From deportations to duets

"Karin" is a musical dialogue between two virtuosos seeking to reconcile the souls of their home countries through their instruments. Marian Brehmer listened to the second album of Armenian duduk virtuoso Vardan Hovanissian and Turkish baglama master Emre Gultekin

By Marian Brehmer

One can hear the closely interwoven tonalities of the baglama and the duduk even on the first track of the album, revealing that the two instruments are by no means strangers to each other and that the full beauty of their sound seems to emerge when they are played in duet.

The Turkish long-necked lute and the Armenian oboe made of apricot wood are more than just two instruments from Asia Minor. With their unique sounds, they are the cultural ambassadors of two countries which share a complicated historical relationship to each other.

"Karin" is the title of the latest album released by the Armenian duduk virtuoso Vardan Hovanissian and the Turkish baglama master Emre Gultekin. This second duo project following their album "Adana" brings the two musicians together again and, although they are both cosmopolitan performers, the music is thoroughly rooted in their respective homelands.

Scoping a historical power struggle

The disc starts off so lively and cheerful that the uninformed listener is unlikely to have any idea of the deep tragedy behind the title "Karin". What to some might sound like a woman’s name is the former designation for the eastern Anatolian mountain city of Erzurum.

For centuries, Erzurum, a city located about 1900 metres above sea level and at the crossroads of different cultures and empires, found itself caught up in the various power struggles between Armenia, Russia, Iran and the Ottoman Empire.

The metropolis remains anchored in Armenian historical memory, however, on account of the mass murder committed against Armenians during the period of the First World War.

Karin is also the birthplace of Hovanissian’s grandfather, one of just 200 who survived following the deportation of some 40,000 Armenians from the city during the genocide.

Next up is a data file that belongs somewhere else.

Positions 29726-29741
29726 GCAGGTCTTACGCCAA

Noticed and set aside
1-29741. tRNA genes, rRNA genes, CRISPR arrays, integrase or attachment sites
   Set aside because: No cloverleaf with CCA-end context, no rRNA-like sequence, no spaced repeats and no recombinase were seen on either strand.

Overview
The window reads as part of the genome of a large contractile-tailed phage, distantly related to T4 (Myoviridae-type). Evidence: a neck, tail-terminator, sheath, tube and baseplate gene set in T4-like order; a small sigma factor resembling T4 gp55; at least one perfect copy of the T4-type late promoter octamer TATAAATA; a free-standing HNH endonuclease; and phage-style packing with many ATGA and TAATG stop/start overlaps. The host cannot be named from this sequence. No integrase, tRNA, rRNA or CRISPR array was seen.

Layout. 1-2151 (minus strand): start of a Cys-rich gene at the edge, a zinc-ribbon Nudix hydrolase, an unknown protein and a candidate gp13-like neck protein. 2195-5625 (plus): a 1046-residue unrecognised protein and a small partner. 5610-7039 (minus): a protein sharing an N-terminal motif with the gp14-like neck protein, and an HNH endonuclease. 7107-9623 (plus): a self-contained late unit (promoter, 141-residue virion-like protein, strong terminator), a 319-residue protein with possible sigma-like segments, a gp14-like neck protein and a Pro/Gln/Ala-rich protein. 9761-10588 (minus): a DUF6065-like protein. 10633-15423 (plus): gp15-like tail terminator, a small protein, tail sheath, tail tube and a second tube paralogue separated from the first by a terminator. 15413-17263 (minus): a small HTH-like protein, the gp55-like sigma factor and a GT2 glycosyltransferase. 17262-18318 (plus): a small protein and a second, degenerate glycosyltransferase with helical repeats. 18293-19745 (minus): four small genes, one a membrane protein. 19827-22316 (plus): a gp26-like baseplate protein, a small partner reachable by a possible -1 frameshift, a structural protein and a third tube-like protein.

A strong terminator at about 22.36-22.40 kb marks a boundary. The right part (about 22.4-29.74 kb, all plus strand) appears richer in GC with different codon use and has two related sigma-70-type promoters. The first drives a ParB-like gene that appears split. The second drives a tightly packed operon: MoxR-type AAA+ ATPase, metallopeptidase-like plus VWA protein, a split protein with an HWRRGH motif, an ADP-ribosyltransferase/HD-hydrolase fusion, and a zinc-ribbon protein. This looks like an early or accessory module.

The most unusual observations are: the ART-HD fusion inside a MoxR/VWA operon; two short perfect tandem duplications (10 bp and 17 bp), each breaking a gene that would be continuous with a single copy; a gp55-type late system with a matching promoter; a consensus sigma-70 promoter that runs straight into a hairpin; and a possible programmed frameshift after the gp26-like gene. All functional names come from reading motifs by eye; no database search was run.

Genuine, deeply rooted reconciliation

Considering this family history, the efforts towards reconciliation, which the Armenian virtuoso hopes to achieve together with his musical partner, seems even more significant and genuinely deeply rooted. Hovanissian grew up in the Armenian capital Yerevan, where he was introduced to the duduk by the renowned master musician Khachik Khachatryan. The history of this double-reeded instrument reaches back over 2500 years, which is why the instrument is often described as expressing the soul of Armenia.

For more than thirteen years, Hovanissian has been friends with the Turkish baglama player Emre Gultekin, whom he met in a Brussels recording studio. Gultekin grew up in Belgium as the son of a well-known baglama player.

Through the musical exchange with his Armenian friend, Gultekin quite consciously makes references to the historical period when the culturally fluid heritage of Anatolia set the tone, long before it ossified in the rigid structures imposed by national statehood.

"Karin" is thereby also intended to recall the years before the great trauma, when Erzurum was still a multi-cultural centre of artistic and intellectual activity. Correspondingly, besides Armenian and Turkish elements, the album also includes Kurdish, Persian and Georgian influences, which are all closely and effortlessly interwoven.

For instance, the track entitled "Karin" begins with a common melody line performed by the saz and the duduk. Then, a woman’s voice suddenly resounds, singing in Persian a poem by the contemporary Iranian poet Ali Akbar Sheyda. And the track "Qamla Damtskevla" swiftly transports the listener to a Georgian mountainous landscape.

Borders seem to dissolve

The sentimental vibes of baglama and duduk merged with the beats of the daf, a frame drum, seem to open in the inner eye to the wide mountain panoramas and yellow-brown fields of Anatolia. Borders begin to dissolve, while songs and poetry span time and space, just as they always have done.

In short: while listening to the life-affirming and occasionally melancholic music, one takes up the cause of Hovanissian and Gultekin and can truly believe in the possibility of a peaceful, post-ethnocentric co-existence for Turks, Armenians and Kurds.

Even though at the political level matters may appear to be complex and entrenched, the direct cultural exchange encountered in projects such as this one can prove to be both ground-breaking and a cause for hope.

Marian Brehmer

© 2019

Translated from the German by John Bergeron